A St. Vincent volcano has started showing signs of activity after being dormant since its eruption in the 1970s and thousands of residents of the Caribbean island have either fled to neighboring countries or have hunkered down in case of an explosion.

Volcan De la Soufrière was labeled to be in an “explosive state” on Friday after it spewed clouds of ash and started blasting gray smoke into the atmosphere, the New York Times reported.

“The sky, right now it’s very, very dark because of the ash plummeting into the air,” a resident stated.

There have been two explosions in the last 24-hours which sent ash more than 12-miles from the volcano’s location. It's caused for a reason for concern since this could either go on for just a few days or even months, experts have reported.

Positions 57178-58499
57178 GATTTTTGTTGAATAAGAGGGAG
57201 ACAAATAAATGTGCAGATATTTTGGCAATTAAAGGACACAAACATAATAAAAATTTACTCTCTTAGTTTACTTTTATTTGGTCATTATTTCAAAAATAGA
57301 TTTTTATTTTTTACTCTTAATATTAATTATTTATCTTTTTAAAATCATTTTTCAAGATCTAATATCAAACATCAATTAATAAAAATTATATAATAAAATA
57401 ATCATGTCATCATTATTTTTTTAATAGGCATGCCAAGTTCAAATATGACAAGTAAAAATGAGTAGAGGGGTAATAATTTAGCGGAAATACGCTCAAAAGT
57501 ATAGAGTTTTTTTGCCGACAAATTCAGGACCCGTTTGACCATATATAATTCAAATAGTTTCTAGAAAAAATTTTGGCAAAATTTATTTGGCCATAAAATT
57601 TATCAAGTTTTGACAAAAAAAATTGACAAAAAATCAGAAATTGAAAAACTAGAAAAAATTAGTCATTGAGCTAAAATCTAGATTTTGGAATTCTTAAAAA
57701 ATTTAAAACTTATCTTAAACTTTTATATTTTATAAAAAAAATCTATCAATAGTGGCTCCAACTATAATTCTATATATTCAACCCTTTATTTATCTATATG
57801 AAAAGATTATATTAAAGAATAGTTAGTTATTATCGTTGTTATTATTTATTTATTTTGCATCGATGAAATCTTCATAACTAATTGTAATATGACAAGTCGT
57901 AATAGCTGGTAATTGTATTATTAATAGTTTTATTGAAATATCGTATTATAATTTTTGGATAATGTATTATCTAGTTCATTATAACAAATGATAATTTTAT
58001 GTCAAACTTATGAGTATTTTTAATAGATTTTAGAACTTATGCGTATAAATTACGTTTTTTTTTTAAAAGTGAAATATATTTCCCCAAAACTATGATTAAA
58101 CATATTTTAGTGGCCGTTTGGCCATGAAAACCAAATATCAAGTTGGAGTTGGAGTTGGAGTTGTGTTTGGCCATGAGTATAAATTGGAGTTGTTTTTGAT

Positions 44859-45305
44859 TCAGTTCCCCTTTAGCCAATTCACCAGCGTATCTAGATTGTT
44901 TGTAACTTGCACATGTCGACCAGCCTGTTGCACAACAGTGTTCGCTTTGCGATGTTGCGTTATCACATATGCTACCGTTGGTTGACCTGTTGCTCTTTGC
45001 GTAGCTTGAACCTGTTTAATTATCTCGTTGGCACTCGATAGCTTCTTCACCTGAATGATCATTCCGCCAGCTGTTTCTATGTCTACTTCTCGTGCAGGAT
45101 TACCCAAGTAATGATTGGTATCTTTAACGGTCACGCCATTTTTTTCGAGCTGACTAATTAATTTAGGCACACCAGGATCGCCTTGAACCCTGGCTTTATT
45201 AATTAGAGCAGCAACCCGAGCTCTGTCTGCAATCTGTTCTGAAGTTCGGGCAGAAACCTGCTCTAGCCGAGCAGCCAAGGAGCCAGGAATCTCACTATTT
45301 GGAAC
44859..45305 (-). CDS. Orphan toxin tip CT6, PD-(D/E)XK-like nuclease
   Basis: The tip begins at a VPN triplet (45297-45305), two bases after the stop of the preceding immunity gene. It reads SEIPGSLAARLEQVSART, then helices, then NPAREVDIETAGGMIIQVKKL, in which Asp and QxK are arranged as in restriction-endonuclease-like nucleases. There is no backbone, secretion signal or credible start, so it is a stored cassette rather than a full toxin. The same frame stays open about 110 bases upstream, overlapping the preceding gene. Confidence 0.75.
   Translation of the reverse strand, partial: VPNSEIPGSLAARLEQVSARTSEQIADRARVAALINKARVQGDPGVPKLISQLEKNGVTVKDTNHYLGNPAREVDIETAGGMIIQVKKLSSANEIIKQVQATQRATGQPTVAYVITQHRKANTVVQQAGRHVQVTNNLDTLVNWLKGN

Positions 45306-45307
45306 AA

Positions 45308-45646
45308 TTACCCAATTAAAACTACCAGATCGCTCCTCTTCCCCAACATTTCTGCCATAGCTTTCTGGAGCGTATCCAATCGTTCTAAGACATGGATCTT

“Once it has started, it’s possible you could have more explosions,” said Richard Robertson, a professor of geology at the University of the West Indies. “The first bang is not necessarily the biggest bang this volcano will give.”

Pyroclastic flows and surges are also likely to happen and affect the areas that are closest in range to the volcano, so evacuation is crucial, according to CNN.

The eruption in 1979 caused to ash travel 100-miles, all the way to Barbados, but didn’t record any deaths, unlike the 1902 eruption that killed over 1,600 people.

Over 20,000 locals have already been evacuated to various nations that have opened up their borders temporarily including Antigua, St. Lucia, Grenada and Barbados.

Map locating Saint Vincent's La Soufriere volcano, which erupted April 9
Map locating Saint Vincent's La Soufriere volcano, which erupted April 9 AFP / Sofiane OUANES